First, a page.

Ken’s Korner: Roman cavalry helmet on display in England
New and Views from the World of Antiquing and Collecting
by Ken Hall
A 2,000-year-old bronze Roman parade cavalry helmet found by a metal detector enthusiast in England just two years ago and later sold at Christie’s in London for $3.2 million, has gone on display for the first time, at the British Royal Academy. The Crosby Garrett Helmet, named after the village near where it was discovered in May 2010, is one of only three of its type ever unearthed and is being described as “…one of the great masterpieces of Roman metalwork.” It would have been worn for cavalry sports rather than battle.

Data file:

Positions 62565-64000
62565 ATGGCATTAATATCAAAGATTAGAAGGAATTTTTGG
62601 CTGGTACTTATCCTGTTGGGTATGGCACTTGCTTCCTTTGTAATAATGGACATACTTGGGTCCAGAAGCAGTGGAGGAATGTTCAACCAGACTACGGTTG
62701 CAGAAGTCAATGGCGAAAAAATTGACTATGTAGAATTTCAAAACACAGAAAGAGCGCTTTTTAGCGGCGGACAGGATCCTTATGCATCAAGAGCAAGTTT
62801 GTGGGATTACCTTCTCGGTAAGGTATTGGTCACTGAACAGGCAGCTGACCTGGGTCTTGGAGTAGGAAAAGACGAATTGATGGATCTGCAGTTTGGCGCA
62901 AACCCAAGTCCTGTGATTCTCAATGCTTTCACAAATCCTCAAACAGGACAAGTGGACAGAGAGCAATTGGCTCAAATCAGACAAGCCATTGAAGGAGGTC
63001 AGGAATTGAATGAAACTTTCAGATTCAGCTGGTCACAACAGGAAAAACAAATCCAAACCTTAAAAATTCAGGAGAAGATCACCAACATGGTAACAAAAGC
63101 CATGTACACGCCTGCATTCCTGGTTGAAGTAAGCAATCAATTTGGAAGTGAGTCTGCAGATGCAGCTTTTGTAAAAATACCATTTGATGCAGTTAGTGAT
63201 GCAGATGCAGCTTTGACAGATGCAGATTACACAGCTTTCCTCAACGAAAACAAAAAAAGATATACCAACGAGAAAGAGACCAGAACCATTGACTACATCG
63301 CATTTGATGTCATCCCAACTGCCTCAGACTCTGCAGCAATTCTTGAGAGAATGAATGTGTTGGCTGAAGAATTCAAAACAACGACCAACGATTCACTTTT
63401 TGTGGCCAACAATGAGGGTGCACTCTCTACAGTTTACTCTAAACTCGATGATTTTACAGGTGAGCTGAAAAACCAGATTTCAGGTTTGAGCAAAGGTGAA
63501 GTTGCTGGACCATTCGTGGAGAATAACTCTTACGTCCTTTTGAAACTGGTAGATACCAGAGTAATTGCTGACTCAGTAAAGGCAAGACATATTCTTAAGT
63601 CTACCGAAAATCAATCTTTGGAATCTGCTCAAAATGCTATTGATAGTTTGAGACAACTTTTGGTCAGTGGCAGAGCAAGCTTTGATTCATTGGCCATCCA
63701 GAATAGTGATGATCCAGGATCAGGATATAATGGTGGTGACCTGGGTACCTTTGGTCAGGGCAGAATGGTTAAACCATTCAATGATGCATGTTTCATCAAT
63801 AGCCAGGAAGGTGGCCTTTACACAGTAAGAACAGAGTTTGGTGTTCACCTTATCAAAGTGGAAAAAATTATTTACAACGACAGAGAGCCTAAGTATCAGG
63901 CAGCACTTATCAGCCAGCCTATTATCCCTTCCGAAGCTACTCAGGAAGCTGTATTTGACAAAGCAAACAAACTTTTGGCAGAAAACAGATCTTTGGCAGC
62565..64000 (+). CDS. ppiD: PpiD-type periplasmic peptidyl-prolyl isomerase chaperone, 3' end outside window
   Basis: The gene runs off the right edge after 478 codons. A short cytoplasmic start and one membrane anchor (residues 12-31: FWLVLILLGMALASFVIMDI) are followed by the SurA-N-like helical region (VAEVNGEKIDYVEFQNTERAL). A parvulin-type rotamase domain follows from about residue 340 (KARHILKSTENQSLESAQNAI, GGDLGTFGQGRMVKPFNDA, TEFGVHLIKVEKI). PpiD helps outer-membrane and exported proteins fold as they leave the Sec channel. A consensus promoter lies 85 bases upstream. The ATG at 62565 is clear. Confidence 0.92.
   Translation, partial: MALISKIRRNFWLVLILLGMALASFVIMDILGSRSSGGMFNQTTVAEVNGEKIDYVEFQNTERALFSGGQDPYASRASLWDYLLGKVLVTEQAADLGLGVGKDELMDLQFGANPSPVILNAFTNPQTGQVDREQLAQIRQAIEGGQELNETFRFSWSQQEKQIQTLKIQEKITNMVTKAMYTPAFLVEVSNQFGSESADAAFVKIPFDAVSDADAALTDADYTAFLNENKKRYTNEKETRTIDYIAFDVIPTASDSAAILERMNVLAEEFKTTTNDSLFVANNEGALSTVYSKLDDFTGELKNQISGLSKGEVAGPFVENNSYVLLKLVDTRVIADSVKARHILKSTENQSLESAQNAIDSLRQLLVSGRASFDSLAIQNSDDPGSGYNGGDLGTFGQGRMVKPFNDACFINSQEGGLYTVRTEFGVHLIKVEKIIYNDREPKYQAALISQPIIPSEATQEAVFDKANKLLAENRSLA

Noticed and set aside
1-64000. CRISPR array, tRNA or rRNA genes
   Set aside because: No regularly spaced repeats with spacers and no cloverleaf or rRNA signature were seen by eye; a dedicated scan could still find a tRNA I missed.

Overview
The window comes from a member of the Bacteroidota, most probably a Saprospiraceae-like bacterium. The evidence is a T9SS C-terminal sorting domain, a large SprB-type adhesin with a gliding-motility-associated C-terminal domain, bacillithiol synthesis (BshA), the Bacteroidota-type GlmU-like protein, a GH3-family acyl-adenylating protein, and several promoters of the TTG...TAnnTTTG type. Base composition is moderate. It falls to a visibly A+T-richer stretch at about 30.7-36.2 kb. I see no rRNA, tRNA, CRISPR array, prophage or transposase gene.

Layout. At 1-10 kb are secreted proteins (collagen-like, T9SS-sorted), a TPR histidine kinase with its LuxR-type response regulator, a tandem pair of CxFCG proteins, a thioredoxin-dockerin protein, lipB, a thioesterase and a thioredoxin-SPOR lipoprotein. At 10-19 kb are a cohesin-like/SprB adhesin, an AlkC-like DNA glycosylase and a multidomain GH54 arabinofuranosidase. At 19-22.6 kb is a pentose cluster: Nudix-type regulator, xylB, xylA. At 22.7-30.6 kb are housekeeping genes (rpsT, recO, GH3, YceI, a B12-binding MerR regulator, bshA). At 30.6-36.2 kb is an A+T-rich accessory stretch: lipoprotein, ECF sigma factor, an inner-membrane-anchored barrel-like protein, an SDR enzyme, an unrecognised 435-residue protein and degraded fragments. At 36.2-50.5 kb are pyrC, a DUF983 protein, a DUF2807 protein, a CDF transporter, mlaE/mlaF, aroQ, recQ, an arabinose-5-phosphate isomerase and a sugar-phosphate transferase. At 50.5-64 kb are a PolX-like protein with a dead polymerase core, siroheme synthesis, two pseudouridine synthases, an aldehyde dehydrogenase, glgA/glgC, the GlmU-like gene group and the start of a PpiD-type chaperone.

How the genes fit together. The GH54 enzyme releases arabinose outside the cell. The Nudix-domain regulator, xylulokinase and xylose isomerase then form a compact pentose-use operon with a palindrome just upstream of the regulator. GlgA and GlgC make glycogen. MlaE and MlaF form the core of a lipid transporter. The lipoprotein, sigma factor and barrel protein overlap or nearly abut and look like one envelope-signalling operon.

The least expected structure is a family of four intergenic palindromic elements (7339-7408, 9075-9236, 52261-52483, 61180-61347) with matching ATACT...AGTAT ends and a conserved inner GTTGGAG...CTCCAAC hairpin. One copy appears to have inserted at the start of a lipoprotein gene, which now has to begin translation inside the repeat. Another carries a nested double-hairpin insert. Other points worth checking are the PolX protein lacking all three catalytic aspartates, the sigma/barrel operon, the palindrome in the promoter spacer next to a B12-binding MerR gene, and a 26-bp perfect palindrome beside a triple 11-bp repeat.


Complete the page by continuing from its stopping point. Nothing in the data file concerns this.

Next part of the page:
The helmet, showing a facemask with an impassioned expression, is part of the Royal Academy’s “landmark exhibition” titled, Bronze, (a section of the exhibition is dedicated to the complex process of making bronze, an alloy consisting mainly of copper and small amounts of tin, zinc and lead). Other pieces in the exhibition include the severed head of King Seuthes III (excavated in Bulgaria eight years ago and never before seen in Britain) and the 14th century BC bronze and gold Chariot of the Sun, unearthed in Denmark.